To contractors, interior designers and homeowners, Ray and Diane Donahue could easily be called the king and queen of paint.
The West Sound couple, who call Kingston home, own five paint stores, from Gig Harbor to Bainbridge Island, under the moniker of Peninsula Paint Co.
The Donahues, both 62 years old, built their small chain through a few timely mergers and acquisitions, and a laser-sharp focus on their customer base.
“We’re the premier paint destination on the peninsula,” Ray Donahue says unabashedly. “For over 15 years, we have strived to be the one-stop shop for professional painting contractors as well as DIY (do-it-yourself) homeowners.”
The Donahues started their business in 2004 in partnership with friends Ken Schuricht and Mary Hall of Bainbridge Island. The two couples purchased part of a small chain of independent paint stores run by a Seattle-based subsidiary of Benjamin Moore.
At the time, they acquired stores in Poulsbo, Port Townsend and Sequim that were being run as Lovell Paint and Decorating out of Seattle, and then formed Peninsula Paint.
“They were a diamond in the rough that just needed a little TLC,” Donahue recalls of the outlets. “The shelves were bare.”
The Donahues quickly changed the store’s look and feel and added a whole slew of Benjamin Moore paints, stains, finishes and other accessory products. A year later, in somewhat of a surprise move, they bought out Schuricht and Hall’s side of the business.
“Sometimes business partnerships don’t work out,” Diane Donahue says. “We were able to maintain a professional relationship through it all, though. At the end, it was probably the best for both of us (couples).”
The Donahues got to know “Ken and Mary,” as most people referred to Schuricht and Hall, back in the early 2000s when Ray Donahue was working as a sales representative for TRIW Distributors, a paint and sundry supplier. He called on them regularly at their Winslow Hardware store on Bainbridge Island.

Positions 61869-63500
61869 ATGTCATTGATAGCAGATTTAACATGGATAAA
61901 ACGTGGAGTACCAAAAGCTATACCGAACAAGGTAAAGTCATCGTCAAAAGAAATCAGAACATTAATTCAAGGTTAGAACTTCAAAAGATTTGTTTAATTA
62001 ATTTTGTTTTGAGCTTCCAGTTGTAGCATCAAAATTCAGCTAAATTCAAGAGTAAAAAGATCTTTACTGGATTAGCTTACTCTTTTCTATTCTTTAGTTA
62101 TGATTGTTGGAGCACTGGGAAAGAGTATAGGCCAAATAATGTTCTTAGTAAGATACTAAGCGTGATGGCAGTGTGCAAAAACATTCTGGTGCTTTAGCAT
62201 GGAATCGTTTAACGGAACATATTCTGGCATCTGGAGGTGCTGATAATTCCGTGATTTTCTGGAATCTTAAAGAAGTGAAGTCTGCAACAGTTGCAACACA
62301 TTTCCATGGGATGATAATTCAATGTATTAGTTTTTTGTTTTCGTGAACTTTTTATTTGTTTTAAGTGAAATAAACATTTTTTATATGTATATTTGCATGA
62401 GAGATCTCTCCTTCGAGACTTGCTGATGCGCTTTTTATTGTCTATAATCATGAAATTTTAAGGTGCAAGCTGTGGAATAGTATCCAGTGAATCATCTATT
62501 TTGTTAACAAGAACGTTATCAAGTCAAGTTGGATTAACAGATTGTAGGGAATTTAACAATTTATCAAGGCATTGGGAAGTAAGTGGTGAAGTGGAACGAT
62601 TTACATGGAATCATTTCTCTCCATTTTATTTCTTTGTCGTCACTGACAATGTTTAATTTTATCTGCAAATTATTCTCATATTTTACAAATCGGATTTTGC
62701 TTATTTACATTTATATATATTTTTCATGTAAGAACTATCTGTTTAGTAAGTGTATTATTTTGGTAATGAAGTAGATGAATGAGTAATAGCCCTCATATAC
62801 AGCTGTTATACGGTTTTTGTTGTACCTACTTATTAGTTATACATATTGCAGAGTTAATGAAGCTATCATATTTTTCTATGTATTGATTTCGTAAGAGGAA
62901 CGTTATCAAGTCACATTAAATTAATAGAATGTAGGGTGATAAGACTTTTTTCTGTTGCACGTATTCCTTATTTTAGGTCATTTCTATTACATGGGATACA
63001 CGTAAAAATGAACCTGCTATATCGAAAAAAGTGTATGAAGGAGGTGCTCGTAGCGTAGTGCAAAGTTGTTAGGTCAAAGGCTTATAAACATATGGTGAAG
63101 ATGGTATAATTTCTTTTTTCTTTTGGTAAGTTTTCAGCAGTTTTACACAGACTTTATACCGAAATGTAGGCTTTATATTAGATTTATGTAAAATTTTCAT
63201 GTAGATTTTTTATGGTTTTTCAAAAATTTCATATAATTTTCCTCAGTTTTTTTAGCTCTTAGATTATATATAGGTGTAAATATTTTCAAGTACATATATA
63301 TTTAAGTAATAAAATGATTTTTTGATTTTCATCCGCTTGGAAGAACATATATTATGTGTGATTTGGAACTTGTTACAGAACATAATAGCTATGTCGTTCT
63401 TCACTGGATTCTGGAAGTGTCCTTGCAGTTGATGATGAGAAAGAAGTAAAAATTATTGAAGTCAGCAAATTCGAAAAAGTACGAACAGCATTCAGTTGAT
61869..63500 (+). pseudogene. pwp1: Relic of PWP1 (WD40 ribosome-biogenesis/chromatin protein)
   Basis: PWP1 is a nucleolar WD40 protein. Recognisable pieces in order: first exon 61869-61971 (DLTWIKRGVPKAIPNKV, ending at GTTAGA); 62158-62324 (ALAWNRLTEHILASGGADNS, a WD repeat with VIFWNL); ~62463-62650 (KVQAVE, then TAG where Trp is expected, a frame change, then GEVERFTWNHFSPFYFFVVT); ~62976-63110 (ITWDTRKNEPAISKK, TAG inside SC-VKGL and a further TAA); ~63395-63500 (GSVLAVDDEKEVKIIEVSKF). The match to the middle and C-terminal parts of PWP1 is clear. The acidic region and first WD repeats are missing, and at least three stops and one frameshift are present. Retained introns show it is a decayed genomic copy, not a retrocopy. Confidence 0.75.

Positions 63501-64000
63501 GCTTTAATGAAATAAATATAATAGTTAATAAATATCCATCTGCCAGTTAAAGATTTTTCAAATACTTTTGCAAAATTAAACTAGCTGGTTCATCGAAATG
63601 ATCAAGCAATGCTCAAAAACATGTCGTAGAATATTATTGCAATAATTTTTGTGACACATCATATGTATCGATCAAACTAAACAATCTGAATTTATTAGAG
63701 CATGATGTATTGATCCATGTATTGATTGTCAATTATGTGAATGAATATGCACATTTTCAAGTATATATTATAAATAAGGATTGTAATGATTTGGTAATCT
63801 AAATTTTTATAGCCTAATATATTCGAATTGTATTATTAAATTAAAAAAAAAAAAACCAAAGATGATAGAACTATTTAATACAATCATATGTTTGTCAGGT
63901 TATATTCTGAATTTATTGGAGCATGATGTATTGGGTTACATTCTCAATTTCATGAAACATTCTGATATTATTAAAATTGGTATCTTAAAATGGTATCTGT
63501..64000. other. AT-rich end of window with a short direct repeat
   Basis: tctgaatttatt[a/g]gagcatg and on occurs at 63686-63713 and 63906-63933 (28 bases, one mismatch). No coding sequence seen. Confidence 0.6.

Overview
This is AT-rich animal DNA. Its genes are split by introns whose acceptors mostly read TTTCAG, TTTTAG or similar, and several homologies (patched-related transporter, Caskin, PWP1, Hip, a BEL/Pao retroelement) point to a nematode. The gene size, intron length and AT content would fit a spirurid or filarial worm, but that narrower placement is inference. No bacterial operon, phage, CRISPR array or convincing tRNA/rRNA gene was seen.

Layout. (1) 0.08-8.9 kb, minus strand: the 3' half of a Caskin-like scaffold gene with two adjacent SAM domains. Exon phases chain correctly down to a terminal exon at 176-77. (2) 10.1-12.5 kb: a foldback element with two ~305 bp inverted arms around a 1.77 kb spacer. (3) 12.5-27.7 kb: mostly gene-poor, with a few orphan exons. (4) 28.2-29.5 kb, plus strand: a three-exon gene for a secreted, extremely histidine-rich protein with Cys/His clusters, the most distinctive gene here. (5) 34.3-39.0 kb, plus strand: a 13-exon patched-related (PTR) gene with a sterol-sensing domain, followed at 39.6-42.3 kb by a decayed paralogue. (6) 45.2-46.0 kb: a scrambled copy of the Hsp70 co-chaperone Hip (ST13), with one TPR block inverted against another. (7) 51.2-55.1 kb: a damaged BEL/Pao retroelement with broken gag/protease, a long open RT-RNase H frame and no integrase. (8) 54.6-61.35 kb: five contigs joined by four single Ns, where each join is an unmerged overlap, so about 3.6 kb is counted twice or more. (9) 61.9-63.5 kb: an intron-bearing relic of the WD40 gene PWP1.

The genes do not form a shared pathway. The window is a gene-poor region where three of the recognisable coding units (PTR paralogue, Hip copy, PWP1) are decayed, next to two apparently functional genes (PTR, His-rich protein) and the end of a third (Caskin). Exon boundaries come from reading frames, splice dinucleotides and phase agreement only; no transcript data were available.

The once-iconic venue on Winslow Way — a space now divided between the wood-fired pizza place Bruciato and Sotheby’s Real Estate — had an expansive line of paints that represented more than 30 percent of the store’s annual business.
One day, Ray Donahue recalls, Hall asked him, “If you were going to open a paint store, what would you put in it, from a product standpoint?” That question eventually led to the creation of the Winslow Paint Co. outlet on Hildebrand Lane on Bainbridge and a budding partnership between the Donahues, Schuricht and Hall.
While the business partnership between the two couples eventually dissolved, Diane Donahue continued to handle the paint store’s books. In 2012 the Donahues purchased the Bainbridge outlet from Schuricht and Hall and added it to their chain of Peninsula Paint stores. A year earlier, they had shuttered the Sequim locale, and in 2015 they purchased two more stores in Gig Harbor and Bremerton from Martin Nayer to complete their chain.
The Sequim closing was particularly hard on the couple.
“It (the store) got hit pretty hard by the recession and it never recovered,” Ray Donahue remembers. “It was a tough decision, but it was one of the best decisions we ever made.”
One relationship that’s flourished over the years is Peninsula Paints’ alliance with Benjamin Moore. One of the country’s premier interior and exterior paint manufacturers, Benjamin Moore is owned by Warren Buffett’s Berkshire Hathaway and is favored by many high-end paint contractors and homeowners looking for quality products to apply to their walls, ceilings, sidings and decks.
As part of their exclusive relationship, they also provide small-chain storeowners like the Donahues with a wealth of advice, leadership and support.
“Benjamin Moore is the only paint company that goes to market with independent stores,” Ray Donahue says. “They feel like you have skin in the game, that you have that entrepreneurial spirit (needed to succeed).”
The store has access to just about anything related to paint that a customer may want, Donahue adds. “Being independent, we can be more responsive,” he says.
Indeed, if you walk the aisles of one of Peninsula Paint’s stores, you can browse a catalog of more 3,000 colors offered by Benjamin Moore, look at a variety of stains for decks and siding or check out the latest palette of color trends. Not only that, you’ll find a wide assortment of painting and staining accessories from companies like Festool, Messmer’s, Spantex, Dap and many others.